Shredders

This is one of a set of prints I am working based on the shredded paper.

Shredders have become part of the household and they reflect our concerns about identity theft and fraudsters rummaging though our rubbish bags.

The inspiration for one of the first shredders came from a pasta maker. The remnants left by the shredders come in several different shapes. Each shape represents a different level of security. In other words, some are more easily reassembled than others.

Strip- cut, cross or confetti-cut or diamond-cut particle-cut, disintegrators, hammermills, pierce and tear and grinders are the options.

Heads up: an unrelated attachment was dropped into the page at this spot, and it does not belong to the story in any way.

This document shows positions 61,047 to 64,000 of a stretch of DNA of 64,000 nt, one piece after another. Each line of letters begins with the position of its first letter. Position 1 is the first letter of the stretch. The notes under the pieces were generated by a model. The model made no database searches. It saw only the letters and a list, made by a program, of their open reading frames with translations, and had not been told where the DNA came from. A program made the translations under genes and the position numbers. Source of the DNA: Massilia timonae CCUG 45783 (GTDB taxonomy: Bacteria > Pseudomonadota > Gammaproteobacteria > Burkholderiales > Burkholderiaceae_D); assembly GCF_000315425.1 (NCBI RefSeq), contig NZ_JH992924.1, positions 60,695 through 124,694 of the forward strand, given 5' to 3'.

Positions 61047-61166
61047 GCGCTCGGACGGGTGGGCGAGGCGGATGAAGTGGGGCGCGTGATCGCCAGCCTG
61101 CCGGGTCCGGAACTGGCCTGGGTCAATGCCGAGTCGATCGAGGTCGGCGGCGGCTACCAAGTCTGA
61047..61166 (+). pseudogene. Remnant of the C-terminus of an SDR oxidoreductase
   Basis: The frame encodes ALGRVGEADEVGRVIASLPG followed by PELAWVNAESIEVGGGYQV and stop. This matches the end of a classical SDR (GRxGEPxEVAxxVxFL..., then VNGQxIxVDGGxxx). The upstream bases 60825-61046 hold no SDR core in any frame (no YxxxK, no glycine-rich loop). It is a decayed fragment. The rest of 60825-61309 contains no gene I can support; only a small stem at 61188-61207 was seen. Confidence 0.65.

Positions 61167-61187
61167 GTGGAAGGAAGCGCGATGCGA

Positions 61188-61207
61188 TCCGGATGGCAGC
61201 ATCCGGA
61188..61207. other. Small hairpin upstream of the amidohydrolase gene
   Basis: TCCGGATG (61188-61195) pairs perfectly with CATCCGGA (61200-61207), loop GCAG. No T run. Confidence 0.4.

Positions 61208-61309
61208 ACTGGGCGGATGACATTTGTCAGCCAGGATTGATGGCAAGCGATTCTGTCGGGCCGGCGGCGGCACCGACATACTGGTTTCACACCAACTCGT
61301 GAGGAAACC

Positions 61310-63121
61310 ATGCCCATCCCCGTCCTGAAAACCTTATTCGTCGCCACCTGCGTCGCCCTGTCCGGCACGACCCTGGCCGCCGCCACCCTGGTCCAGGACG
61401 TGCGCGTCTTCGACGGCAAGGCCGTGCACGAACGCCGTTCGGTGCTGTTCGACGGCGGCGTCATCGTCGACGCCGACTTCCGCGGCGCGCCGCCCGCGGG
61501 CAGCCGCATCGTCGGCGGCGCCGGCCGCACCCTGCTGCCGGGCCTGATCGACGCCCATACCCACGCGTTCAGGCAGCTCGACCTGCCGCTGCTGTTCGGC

At the time of the Iranian Revolution in 1979, the staff of the US embassy shredded sensitive documents (strip cut) just before the building was taken over. The new Iranian government employed carpet weavers to reassemble together the ‘noodles’  that were left behind.

When Enron employees shredded incriminating documents, some of them made a mistake.  They fed the documents into the shredders the wrong way so the strips followed the lines of text and the pages were much easier to reconstruct.